ENG 700-001  Ph.D. Tutorial
T 5-7:30
Michael Trask
This course allows Ph.D. candidates who have completed all course work requirements to work together under the direction of a senior faculty member in preparing for and taking the Qualifying Examination. May be repeated to a maximum of twelve credits. Prereq: Admission to the Ph.D. program and instructor’s consent.
 
 
ENG 738-001  Class, Status, and Cultural Capital in Victorian England
T 5-7:30
Ellen Rosenman
In an age of political upheaval, over-heated and under-regulated investment capitalism, the factory system and urban poverty, commodity culture, and the increasing power of the middle classes to represent if not to rule society, questions of class, status, and identity pressed urgently on writers as well as politicians and capitalists. This semester we will explore attempts to come to terms with these phenomena from different social perspectives, tracing conflicts among shifting forms of power and markers of status.

Readings include Anthony Trollope’s massive and wonderful The Way We Live Now, often cited as particularly relevant to our own era because of its representation of financial shenanigans and conspicuous consumption; George Eliot’s problematic Felix Holt, whose uncomfortably bourgeois version of the good factory worker has challenged scholars to understand and perhaps rehabilitate it; G. W. M. Reynolds’s The Seamstress, a populist potboiler that recycles the conventions of melodrama to represent Victorian class struggle; short fiction and poetry of the Chartist movement, the most robust and literate working-class movement in British history; and Henry Mayhew’s London Labour and the London Poor, preeminent among journalistic attempts to make sense of the urban scene, with its new forms of poverty and class contact zones. We will also examine theoretical and critical frameworks for understanding the period, including Pierre Bourdieu, E. P. Thompson, Dror Warhman, and Jacques Rancière. Expect to write a weekly blog, a brief research project, a medium-sized paper, and a seminar paper.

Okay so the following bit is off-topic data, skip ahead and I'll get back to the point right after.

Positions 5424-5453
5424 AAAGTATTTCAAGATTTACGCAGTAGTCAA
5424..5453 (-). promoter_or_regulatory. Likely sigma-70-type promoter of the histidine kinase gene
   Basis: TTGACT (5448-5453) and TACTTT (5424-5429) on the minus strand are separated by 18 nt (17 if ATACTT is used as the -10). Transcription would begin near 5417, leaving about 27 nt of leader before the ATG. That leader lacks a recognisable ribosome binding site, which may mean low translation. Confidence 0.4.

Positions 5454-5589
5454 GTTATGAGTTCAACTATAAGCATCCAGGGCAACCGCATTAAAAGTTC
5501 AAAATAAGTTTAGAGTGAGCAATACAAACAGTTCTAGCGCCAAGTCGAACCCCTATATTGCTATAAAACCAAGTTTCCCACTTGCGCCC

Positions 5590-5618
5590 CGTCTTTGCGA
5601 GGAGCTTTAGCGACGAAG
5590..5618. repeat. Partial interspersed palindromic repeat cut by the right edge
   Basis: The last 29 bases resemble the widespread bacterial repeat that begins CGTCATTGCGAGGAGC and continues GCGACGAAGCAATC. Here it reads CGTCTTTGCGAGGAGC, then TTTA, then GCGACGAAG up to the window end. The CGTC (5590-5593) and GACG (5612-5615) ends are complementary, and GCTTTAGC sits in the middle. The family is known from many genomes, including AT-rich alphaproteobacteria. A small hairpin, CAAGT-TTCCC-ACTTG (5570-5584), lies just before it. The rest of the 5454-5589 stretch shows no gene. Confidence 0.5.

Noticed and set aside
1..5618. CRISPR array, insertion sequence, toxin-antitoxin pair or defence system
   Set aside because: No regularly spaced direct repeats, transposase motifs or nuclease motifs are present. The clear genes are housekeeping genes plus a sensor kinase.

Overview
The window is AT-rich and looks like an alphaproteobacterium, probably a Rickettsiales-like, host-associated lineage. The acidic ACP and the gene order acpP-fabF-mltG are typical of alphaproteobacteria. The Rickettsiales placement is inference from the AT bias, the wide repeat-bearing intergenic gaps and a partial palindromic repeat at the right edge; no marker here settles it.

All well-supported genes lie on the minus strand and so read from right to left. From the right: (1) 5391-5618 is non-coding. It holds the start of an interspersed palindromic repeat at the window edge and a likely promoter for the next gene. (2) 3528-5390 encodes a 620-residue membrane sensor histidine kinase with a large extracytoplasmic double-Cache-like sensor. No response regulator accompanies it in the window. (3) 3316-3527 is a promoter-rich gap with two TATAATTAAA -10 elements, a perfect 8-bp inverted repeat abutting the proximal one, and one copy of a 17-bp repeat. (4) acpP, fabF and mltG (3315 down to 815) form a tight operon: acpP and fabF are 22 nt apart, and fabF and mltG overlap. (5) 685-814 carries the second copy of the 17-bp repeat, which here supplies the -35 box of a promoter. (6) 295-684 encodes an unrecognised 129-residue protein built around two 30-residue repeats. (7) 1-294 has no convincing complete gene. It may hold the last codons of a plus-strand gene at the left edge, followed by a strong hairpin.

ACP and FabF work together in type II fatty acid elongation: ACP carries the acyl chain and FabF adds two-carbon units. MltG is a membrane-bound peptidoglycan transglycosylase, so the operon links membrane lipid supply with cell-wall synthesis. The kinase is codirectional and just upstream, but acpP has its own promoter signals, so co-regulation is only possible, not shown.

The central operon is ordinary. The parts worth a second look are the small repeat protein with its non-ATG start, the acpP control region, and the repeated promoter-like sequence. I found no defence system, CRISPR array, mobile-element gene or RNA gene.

ENG 771-001  Special Topics: Global Literature, in Theory
F 1-3:30
Peter Kalliney
What is global literature--or world literature, as some of its critics call it--and how is it different from English and comparative literary studies?  Only a decade ago, the discipline of English was pegged almost exclusively to two national traditions--those of Britain and the US--and comparative literary studies seemed as if it were on the brink of extinction.  Now, the category of world literature has shaken national literary traditions in English and given comparative literature departments a new lease on life.  In this course, we will survey the recent debates and theoretical interventions of global literary studies.  We will explore the relationship between it and the closely related fields of English, comparative literature, postcolonial theory, and globalization studies.  The syllabus will include readings by David Damrosch--who defines world literature as a canon travelling texts--Franco Moretti--who makes a case for "distant reading" as the new method of global literary study--and Pascale Casanova, who theorizes the mechanics of a world republic of letters.  Assignments will include class presentations, a paper proposal with annotated bibliography, and a seminar paper.